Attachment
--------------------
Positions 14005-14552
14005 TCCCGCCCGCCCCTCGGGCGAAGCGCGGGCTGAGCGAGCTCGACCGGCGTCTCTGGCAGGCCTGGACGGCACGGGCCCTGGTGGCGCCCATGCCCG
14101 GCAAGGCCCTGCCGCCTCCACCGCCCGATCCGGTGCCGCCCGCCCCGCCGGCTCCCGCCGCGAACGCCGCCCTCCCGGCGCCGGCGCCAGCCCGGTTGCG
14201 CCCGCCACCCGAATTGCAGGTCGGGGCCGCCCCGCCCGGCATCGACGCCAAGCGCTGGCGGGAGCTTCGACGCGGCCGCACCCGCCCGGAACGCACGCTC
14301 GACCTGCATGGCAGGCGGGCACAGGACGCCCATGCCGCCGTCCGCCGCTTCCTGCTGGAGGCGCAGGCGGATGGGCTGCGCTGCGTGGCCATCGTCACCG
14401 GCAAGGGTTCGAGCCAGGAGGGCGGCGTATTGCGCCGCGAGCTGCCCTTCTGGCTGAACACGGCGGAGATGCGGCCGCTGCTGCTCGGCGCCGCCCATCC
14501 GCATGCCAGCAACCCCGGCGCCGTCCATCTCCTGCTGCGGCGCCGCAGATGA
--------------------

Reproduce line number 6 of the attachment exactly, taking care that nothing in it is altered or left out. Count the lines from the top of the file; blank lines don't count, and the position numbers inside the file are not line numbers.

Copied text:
14401 GCAAGGGTTCGAGCCAGGAGGGCGGCGTATTGCGCCGCGAGCTGCCCTTCTGGCTGAACACGGCGGAGATGCGGCCGCTGCTGCTCGGCGCCGCCCATCC